Microplastics found in every human testicle tested in new study

Researchers have found microplastics in canine and human testicular tissue

Microplastics have been detected in every human testicle examined in a new study, raising questions about the possible impact on health and fertility.

The research, led by the University of New Mexico and published in the journal Toxicological Sciences, looked at testicular tissue taken from dogs and humans. The scientists tested 23 human and 47 dog testes

Microplastics are created when plastic is exposed to ultraviolet radiation in sunlight and degrades in landfills, and cause pollution in the environment.

These very small pieces of plastic were found in every sample tested, but for humans the number was almost three times higher – 329.44 micrograms per gram – than in canines (122.63mg/g). 

The most prevalent type found in both humans and dogs was polyethylene (PE), which is used to make plastic bags and bottles.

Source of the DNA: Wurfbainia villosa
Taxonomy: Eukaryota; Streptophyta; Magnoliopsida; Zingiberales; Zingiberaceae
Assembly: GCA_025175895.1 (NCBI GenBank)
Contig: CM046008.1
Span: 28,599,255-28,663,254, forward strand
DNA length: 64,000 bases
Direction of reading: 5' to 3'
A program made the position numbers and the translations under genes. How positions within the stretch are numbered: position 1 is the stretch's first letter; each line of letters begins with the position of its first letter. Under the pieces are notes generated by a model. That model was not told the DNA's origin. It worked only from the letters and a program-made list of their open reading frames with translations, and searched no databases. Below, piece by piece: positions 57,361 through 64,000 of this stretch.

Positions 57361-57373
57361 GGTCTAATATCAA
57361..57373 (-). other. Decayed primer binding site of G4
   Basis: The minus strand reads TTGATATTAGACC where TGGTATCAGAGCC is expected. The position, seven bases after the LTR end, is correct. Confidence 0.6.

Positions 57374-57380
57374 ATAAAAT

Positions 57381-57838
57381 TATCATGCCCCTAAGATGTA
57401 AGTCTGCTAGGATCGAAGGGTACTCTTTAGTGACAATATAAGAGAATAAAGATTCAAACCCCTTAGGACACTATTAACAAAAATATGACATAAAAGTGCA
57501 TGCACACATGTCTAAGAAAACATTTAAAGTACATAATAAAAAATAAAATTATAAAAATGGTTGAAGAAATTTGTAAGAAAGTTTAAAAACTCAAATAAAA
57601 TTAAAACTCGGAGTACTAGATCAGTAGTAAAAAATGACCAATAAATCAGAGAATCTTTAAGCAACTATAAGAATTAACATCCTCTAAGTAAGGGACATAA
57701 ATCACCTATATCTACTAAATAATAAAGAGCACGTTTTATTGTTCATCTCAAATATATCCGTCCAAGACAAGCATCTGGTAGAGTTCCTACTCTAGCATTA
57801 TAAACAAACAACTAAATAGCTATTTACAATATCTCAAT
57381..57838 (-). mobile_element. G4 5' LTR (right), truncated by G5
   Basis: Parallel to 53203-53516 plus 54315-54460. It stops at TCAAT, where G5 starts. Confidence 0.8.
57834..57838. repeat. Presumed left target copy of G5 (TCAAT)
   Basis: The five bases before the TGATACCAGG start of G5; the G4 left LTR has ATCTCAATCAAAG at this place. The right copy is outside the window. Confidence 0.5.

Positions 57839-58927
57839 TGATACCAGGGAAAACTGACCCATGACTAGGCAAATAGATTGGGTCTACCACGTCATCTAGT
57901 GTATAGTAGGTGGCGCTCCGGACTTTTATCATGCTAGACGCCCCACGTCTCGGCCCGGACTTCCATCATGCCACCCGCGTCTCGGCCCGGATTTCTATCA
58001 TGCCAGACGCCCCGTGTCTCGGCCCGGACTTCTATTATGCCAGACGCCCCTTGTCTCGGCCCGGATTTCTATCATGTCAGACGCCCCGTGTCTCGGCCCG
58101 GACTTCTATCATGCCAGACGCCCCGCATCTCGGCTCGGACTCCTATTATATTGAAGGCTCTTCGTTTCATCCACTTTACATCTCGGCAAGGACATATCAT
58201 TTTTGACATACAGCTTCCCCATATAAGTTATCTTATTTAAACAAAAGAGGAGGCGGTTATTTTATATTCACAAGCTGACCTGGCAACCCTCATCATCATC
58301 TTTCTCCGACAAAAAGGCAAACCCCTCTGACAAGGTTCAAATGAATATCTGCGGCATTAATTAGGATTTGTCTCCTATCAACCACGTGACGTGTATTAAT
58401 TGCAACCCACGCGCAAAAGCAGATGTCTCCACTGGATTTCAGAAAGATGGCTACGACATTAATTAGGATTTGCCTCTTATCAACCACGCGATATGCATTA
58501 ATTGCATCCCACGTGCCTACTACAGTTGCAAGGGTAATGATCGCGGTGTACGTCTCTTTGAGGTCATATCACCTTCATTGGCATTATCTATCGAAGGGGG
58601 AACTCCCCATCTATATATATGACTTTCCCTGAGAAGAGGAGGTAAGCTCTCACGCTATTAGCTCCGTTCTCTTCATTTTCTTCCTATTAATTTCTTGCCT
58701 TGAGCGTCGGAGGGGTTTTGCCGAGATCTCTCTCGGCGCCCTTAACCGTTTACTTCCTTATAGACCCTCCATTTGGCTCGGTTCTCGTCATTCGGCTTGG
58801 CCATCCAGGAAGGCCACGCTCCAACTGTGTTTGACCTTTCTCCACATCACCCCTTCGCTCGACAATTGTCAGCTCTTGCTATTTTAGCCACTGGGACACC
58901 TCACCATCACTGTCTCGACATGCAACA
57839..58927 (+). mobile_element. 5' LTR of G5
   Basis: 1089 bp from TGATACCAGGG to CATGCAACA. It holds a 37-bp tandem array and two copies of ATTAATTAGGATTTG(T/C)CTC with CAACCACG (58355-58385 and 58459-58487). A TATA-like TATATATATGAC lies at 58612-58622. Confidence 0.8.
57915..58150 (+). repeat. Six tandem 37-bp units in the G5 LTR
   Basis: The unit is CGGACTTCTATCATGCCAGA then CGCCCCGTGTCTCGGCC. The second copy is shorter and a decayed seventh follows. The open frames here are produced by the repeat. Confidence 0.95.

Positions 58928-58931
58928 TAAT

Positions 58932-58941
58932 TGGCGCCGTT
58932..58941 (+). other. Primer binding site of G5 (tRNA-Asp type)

PVC found to reduce sperm count in dogs

The study also found higher levels of polyvinyl chloride (PVC) in dog tissue correlated with a lower sperm count. There was no correlation with tissue concentration of PE. 

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PVC is one of the most widely used products in the world, often found in pipes and medical devices.

Finding microplastics in human testicles has raised concern about how the tiny fragments could affect male fertility. 

‘I was surprised’

Environmental health scientist Xiaozhong Yu, from the University of New Mexico, said of the canine results: “The plastic makes a difference – what type of plastic might be correlated with potential function. PVC can release a lot of chemicals that interfere with spermatogenesis and it contains chemicals that cause endocrine disruption. 

“At the beginning, I doubted whether microplastics could penetrate the reproductive system. When I first received the results for dogs, I was surprised. I was even more surprised when I received the results for humans.”

Don’t panic: there are still a lot of unknowns

But, he added, there are still “a lot of unknowns”, so there’s no reason to panic.

“We don’t want to scare people. We want to scientifically provide the data and make people aware there are a lot of microplastics.

“We can make our own choices to better avoid exposures, change our lifestyle and change our behaviour.”

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